Teppo gumi gashira (captain of the gun squad) (samurai) commanded the teppo ashigaru (foot soldiers carrying guns) and teppo ashigaru kogashira (junior captain of the teppo ashigaru) (both referred to as ashigaru). Other than that, there were teppo gumi nida (provision transporters for the gun squad) (laborers), and they fought in the shoot-out at the beginning of the battle.

At the beginning, they were few in number and they belonged to the same infantry as yumi ashigaru (foot soldiers who are archers). However, as times changed their number increased. During the Edo period, there were two teppo gumi placed within one sonae, and they became the principal force of the foot soldiers.

Breakdown of teppo gumi 1 - 1 samurai, 5 servants, 36 foot soldiers, 11 laborers, 2 kuchitori (total of 55), 1 cavalry horse and 2 packhorses (total of 3 horses).

Teppo gumi 2 - 1 samurai, 4 servants, 36 foot soldiers, 11 laborers, 2 kuchitori (total of 54), 1 cavalry horse and 2 packhorses (total of 3 horses).

Nagae gumi (spear squad)

Nagae is also written as yari (槍) or yari (鑓). Nagae bugyo (samurai) commanded the nagae ashigaru (foot soldiers with spears) and nagae ashigaru kogashira (junior captain of nagae ashigaru) (both referred to as ashigaru). Other than that, there was nagae gumi nida (provision transporters for the spear squad) (laborers).

At the beginning, they were the principal power of the foot soldiers, and their task was to attack the enemy foot soldiers with nagayari (at the beginning, they were two ken in length, then they later changed to two-and-a-half ken to three ken) by jabbing and hitting. Later, the principal power was transferred to the guns because of both improved quality and increase in the quantity of guns. Their tasks shifted to protective ones, such as defending of the gun-bearing troops and samurai daisho.

Compared to other foot soldiers a larger number of nagae ashigaru personnel was mobilized during wartime. Therefore, during peaceful times the yari ashigaru members were the first ones to be laid off. The remaining personnel's social status was usually that of goshi (country samurai) or servants.

Breakdown - 1 samurai, 2 servants, 30 foot soldiers, 3 laborers, 2 kuchitori (total of 38), 1 cavalry horse and 2 packhorses (total of 3 horses).

Kiba tai (cavalry)

This is the penetrating force of sonae, consisting of cavalrymen and their samurai family servants as its fundamental unit. The low-ranking samurai with an income of about 200 to 300 koku became troop members. Higher-ranking samurai of 1000-koku class served as kumigashira (captain of a group) (also called bangashira or monogashira), but they could also be dually assigned as samurai daisho.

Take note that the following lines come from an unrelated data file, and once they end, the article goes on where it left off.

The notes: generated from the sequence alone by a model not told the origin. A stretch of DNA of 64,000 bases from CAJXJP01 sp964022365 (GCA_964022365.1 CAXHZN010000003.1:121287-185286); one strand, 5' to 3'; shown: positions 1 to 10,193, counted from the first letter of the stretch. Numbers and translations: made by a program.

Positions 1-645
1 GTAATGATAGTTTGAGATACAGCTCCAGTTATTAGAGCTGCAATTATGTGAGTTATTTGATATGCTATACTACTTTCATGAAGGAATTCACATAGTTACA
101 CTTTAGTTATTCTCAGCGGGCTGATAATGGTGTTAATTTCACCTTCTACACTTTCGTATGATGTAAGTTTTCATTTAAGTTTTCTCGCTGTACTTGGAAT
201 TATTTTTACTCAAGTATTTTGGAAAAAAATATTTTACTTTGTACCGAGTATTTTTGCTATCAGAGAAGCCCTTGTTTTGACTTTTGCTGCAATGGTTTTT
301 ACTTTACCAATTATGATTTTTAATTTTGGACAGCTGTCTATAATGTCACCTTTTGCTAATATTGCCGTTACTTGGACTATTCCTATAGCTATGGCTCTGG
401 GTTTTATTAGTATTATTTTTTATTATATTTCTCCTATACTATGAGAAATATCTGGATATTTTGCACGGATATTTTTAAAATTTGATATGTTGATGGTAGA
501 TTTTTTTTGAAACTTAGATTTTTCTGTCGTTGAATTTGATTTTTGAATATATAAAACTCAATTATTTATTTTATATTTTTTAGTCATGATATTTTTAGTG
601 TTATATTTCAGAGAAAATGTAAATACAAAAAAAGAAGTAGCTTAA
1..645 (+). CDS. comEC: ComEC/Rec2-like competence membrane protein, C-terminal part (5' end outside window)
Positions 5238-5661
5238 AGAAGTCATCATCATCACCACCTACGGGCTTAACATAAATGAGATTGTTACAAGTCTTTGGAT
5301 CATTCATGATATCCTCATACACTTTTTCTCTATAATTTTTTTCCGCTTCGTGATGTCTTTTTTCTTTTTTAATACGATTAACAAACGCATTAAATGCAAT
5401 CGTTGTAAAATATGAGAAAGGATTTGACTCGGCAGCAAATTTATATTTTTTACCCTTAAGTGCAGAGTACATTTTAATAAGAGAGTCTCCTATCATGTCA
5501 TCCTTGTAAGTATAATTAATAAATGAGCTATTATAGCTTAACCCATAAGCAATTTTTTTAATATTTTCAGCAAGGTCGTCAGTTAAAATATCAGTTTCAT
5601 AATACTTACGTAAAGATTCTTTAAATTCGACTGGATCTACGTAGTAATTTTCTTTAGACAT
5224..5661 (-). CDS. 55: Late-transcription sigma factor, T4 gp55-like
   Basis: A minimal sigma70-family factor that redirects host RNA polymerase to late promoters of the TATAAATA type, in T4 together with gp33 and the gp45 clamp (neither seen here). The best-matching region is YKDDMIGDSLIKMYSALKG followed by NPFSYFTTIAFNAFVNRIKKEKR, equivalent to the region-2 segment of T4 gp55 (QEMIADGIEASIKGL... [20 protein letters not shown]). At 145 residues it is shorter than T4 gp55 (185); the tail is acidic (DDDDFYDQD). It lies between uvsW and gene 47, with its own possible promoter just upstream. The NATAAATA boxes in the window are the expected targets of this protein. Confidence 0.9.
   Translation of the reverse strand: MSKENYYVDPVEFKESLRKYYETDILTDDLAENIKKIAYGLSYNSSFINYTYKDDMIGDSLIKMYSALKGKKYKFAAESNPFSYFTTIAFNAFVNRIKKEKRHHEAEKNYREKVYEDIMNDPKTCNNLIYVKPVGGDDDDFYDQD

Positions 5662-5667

Moreover, in the case of army headquarters sonae, the cavalry guarding the daimyo was called umamawari (horse guards), and it was the most elite cadre within the cavalry.

The task of the cavalry was to attack and penetrate through the areas where fighting by the foot soldiers became sparse, and also to counterattack in such cases. Therefore, they responded either by attacking on horsebacks or by getting off the horses and advancing on foot with their samurai family servants, depending on the situation.

They were equipped mainly with spears, but other than that they handled various weapons by letting the servants carry guns and bows and arrows.

Breakdown - 22 samurai, 58 servants (total of 80) and 22 cavalry horses (total of 22 horses).

Gungen (assistant deputy general) and metsuke (inspector of foot soldiers)

They were sent by the master of the samurai daisho, and they reported the battle achievements or breaking of the military code. In the case of gungen and metsuke, their object of inspection was the samurai. When the object of inspection were foot soldiers or komono (low-rank servants), they were respectively called hoko metsuke (inspector of foot soldiers) and komono metsuke (inspector of low-rank servants).

In general, for a commander such as samurai daisho, they were bothersome, but they were necessary in making (military) commands.

Breakdown - 3 samurai, 5 servants, 2 kuchitori (total of 9), 2 cavalry horses and 1 packhorse (total of 3 horses).

Drums and shells

They were used for advancing or retreating each sonae unit.

Besides the Japanese taiko drums and conch shells, bonsho (temple bells) and gongs were used. Depending on the action to be taken a different instrument was sounded (the number of soundings was not used to distinguish the action because of the possibility of mishearing).

Breakdown - 2 samurai, 3 laborers, 1 kuchitori (total of 6) and 1 packhorse (total of 1 horse).

Samurai daisho

Commander of sonae. Also called samurai taisho.

The daimyo himself assumed the position if there was only one sonae. If there were multiple sonae, then the daimyo assumed the position in the army headquarters sonae, and the daimyo's senior vassals assumed the positions at the other sonae (however, depending on the personnel selection, young samurai could also assume such a position).

Other than his own forces he also had kachi (foot guards) (if they were from his own forces they were called kinju (attendants)), whose task was to guard him, and tsukaiban (messengers), whose task was to relay the orders. He always had a koumajirushi (small battle standard of a commander) around him and he displayed the position and the military might of the samurai daisho.